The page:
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Woodworking Relates to Building Software?

Tony Scherba
February 13, 2019

If you've ever been to Yeti HQ you’ve probably noticed all the custom woodwork. I might have very proudly even told you that I've done most of it myself. People often then follow up and ask "How do you find the time?"

Over the last 9 years of running Yeti, I've developed an affinity for woodworking. Everybody has a hobby whether its TV, sports, video games, going to bars, cruising reddit, shopping etc. I've personally found woodworking to be a very relaxing and personally gratifying hobby so I have been prioritizing it on the weekends. I started with small improvements around the office but it has slowly grown into a full fledge passion. Almost all the furniture in my new house I've designed, sourced and built by hand. I'm now spending time on the weekends learning about how to do intricate joinery work.

Sanding wood gives you plenty of time to think so I've often contemplated why I enjoy doing this so much. What I believe it comes down to is that at work my time is often spent contemplating and producing large technically sophisticated projects. These projects often require lots of people, time, money and/or complexity - at least much more than my woodworking projects!

The beauty of woodworking is that it offers me a creative outlet that encapsulates everything (in a microcosm, about the process of building digital products which I love. Funny that it is actually quite the opposite in many ways as well. Let me explain.

Planning and Ideating

Just like with digital products I need to gather all the requirements for my project, figure out what I'm trying to get out of it and gather inspiration. A skeptic at first, I've been blown away by how helpful Pinterest has been here. I often times will mix and match different things I see on YouTube and Pinterest to create the final vision for my project.


I try to get all of my building supplies as reclaimed materials. I quite regularly find that you can get better quality wood this way that has some character and a story behind it. While poking around a lumber yard I often find that I need to alter my vision or adjust my plans based on what I find. I have to be flexible and creative about how I’m going to execute on my vision. This practice I find mentally very helpful since in product development we often need to adjust our initial plans based on what we find out along the way: technical requirements, market pressure or what users validate for us.

The Build Process

This is where I find the processes are most different between software and woodworking but I find it best relatable to management. Whereas software will do exactly as it’s told wood doesn’t always act the way you want or expect it to. You have to understand the wood and make sure you don’t splinter it along the grain. Similarly its important to understand the strengths, weaknesses and breaking points of your team.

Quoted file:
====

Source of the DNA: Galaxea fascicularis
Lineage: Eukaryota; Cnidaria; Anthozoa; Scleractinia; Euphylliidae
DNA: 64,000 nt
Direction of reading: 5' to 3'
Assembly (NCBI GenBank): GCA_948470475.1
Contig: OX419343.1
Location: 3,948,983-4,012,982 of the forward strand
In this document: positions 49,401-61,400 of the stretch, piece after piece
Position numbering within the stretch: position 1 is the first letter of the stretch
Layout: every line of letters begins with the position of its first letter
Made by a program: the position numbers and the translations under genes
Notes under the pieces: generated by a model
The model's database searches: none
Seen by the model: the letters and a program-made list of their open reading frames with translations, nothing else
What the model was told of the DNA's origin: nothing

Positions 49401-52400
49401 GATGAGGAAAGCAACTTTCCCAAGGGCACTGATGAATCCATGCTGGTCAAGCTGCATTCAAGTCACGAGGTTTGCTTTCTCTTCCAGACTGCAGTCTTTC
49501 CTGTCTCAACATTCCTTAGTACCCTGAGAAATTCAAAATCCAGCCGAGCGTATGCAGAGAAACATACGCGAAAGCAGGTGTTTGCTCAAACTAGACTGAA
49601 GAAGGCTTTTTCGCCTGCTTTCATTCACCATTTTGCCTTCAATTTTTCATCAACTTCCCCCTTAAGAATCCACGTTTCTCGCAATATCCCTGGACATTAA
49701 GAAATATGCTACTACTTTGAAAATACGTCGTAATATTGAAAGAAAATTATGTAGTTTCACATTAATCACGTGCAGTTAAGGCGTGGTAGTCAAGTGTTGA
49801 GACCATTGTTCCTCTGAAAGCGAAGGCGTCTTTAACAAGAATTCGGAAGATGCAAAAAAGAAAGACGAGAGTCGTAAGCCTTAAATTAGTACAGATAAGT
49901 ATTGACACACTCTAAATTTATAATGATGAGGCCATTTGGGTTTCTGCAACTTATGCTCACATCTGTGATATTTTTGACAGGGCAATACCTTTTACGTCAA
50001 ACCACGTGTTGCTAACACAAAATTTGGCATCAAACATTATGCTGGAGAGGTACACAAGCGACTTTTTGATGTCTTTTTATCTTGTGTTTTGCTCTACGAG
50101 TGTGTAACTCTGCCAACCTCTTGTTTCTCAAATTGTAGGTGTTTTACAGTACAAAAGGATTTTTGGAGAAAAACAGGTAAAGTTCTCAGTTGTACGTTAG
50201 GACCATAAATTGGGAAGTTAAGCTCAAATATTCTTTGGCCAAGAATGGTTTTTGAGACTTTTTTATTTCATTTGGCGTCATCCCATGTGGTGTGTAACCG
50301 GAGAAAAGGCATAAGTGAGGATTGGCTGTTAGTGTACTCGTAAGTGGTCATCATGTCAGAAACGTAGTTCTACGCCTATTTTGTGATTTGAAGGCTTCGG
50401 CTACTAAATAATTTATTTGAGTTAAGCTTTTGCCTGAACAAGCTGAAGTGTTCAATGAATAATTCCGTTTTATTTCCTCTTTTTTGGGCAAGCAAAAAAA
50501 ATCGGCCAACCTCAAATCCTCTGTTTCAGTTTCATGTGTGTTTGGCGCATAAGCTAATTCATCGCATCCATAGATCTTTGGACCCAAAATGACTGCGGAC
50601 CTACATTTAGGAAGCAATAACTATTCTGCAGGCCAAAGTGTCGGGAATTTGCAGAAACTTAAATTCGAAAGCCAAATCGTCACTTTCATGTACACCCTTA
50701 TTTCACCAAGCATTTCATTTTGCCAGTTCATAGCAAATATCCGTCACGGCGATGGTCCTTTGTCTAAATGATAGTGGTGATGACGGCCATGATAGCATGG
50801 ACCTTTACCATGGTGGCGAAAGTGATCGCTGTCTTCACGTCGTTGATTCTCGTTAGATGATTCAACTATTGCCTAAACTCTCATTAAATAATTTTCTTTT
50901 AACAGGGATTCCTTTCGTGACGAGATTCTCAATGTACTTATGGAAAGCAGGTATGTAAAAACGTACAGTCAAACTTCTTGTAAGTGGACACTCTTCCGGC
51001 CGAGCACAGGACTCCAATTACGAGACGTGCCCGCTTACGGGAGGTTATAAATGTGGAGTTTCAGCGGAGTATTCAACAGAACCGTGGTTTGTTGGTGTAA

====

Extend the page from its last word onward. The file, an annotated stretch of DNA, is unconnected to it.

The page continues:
With woodworking, you can permanently mess something up and ruin your whole project if you are not careful and purposeful. A sloppy cut can leave you with a permanently crooked table unless you start over. Often times it’s easy to be careless as you are trying to get the structure of things in place. The lesson here is to not be careless when dealing with your team. A sloppy, assembly of a team with no structure could force you into a restart.


After putting together the structure of a woodworking project it feels like it's pretty much done but in reality it is just a milestone. There is a strong urge to just quickly wrap the project up but that is a huge mistake. After a short amount of time an unfinished woodworking project will fade and start looking bad. Great care needs to be taken to sand, stain and seal the piece you just built. In software a product without this final dedication of polish will quickly look deteriorated and crummy as well.

Enjoying your work

I am an avid user of the software products we develop and an avid user of the woodworking I do. Using the products you make allows you to see small flaws and reflect on the process you went through making it. As a result, when the next project comes around you will be a more experienced professional able make something better.

A friend of mine recently posted in an online Entrepreneur’s forum I’m in asking what people did for their hobbies. Judging by the plethora of responses it sounds like there is a common trait among entrepreneurs, especially those in tech, to take up small side projects and hobbies that allow them to be creative and work with their hands. I’m glad I’m not the only one!

I would strongly encourage everybody to take up a creative hobby, embrace the process of building something from scratch and go on the adventure of inventing! ;)

Tony Scherba is a CEO + Founding Partner at Yeti. Tony has been developing software since high school and has worked on digital products for global brands such as Google, MIT, Qualcomm, Hershey’s, Britney Spears and Harmon/Kardon. Tony’s writing about innovation and technology has been featured in Forbes, Huffington Post and Inc. At Yeti, Tony works on strategy, product design and day to day operations, hopping in and working with the development teams when needed. Follow Tony on Twitter.

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